NEW YORK (CNNfn) - U.S. Treasurys were flat to slightly higher Friday despite an early rebound in the punch-drunk stock markets, boosted by recent signs of a slowing U.S. economy and continuing uncertainty about the U.S. presidential race.|
In early dealings, two-year Treasury notes rose 2/32 to 100-3/32 while the yield, which moves inversely to the price, fell to 5.57 percent. Five-year notes gained 2/32 to 101-14/32, yielding 5.41 percent.
Benchmark 10-year notes rose 1/32 to 102-4/32, yielding 5.46 percent. Thirty-year bonds fell 3/32 to 109-4/32, yielding 5.61 percent.
All eyes were on a report on the manufacturing sector of the economy due later in the morning, which could add weight to the widespread belief that the U.S. economy still is slowing sharply from its frenetic pace in the first half of the year.
Treasury yields have fallen sharply in recent sessions as crumbling stocks and mounting evidence of an economic slowdown -- from higher jobless claims to lower car sales -- have raised hopes that the Federal Reserve will move sooner rather than later to cut interest rates.
In early trading, the Dow was up about 0.2 percent, and the Nasdaq was up nearly 2 percent.
The U.S. manufacturing sector is expected to have shrunk for the fourth straight month in November as an inventory buildup earlier in the year led to a sharp drop-off in production, economists said. The National Association of Purchasing Management (NAPM) will release its report at 10:00 a.m. ET.
"The NAPM number will matter, but I don't think it will be as weak as some expect and that could take some of the steam out of the market," said Roberts.
Dollar plunges against euro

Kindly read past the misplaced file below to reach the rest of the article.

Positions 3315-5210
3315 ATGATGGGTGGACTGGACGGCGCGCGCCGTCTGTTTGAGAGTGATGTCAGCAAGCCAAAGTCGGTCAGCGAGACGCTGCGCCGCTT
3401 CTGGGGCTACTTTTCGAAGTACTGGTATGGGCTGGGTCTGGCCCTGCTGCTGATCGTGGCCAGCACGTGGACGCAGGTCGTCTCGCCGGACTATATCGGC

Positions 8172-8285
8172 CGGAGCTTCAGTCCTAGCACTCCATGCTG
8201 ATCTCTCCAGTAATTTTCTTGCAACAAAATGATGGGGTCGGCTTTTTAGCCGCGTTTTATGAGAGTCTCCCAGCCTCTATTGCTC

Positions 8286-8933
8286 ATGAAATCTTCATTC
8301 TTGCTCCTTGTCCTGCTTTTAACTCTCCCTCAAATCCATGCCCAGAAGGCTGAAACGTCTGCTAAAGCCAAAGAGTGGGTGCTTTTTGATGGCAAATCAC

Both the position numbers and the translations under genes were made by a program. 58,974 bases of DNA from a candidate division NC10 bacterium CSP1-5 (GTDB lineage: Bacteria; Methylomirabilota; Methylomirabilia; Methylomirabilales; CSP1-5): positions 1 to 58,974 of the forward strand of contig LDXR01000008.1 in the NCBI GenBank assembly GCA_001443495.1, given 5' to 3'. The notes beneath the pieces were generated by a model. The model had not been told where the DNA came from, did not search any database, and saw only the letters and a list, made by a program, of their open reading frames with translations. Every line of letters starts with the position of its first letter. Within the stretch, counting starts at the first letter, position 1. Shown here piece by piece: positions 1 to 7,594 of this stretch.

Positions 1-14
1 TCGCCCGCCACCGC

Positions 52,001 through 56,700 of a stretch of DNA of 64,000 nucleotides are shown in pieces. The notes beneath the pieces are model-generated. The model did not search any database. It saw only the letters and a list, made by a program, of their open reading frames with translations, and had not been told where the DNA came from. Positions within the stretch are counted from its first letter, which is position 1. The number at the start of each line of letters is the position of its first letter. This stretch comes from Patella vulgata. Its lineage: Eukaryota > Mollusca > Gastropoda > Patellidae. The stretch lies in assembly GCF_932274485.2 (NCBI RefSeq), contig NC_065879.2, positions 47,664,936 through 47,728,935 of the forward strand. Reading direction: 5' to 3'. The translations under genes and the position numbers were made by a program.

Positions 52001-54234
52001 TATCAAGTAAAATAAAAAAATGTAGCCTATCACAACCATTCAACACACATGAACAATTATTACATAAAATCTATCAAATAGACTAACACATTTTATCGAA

Banks are downgrading the dollar and pumping up their euro forecasts as investors' love affair with the U.S. economy shows signs of coming to a jarring end.
In early trading, the euro was at 87.38 cents, slightly off the day's highs of 87.9 cents; and the dollar was at 111.72 yen, slightly off the day's highs of 112.03 yen.
Concern about slowing U.S. growth and persistent declines in U.S. stocks have in recent days prompted currency analysts to slash forecasts of where the dollar is headed against the euro.
To be sure, the downgrading of the dollar was not universal.
Ian Gunner, foreign exchange strategist at ABN Amro in London, said the Dutch bank forecasts that the euro will be at 85 cents by the end of March 2001 and at 86.5 cents by the end of the second quarter of 2001.
"We are sticking to these forecasts so far, but there are significant downside risks on the dollar over the next few months," he said.
Others, like Nick Parsons, currency strategist at Commerzbank in London, said they saw no need to change forecasts that already had been looking for a sharp rebound in the euro.
"Our forecasts were amazingly high, and now they are realistically high," he said of his year-end 2001 target of $1.04. "The tech wreck will kill the dollar, and it looks like it has definitely peaked."
Compiled by Mark Gongloff from staff and wire reports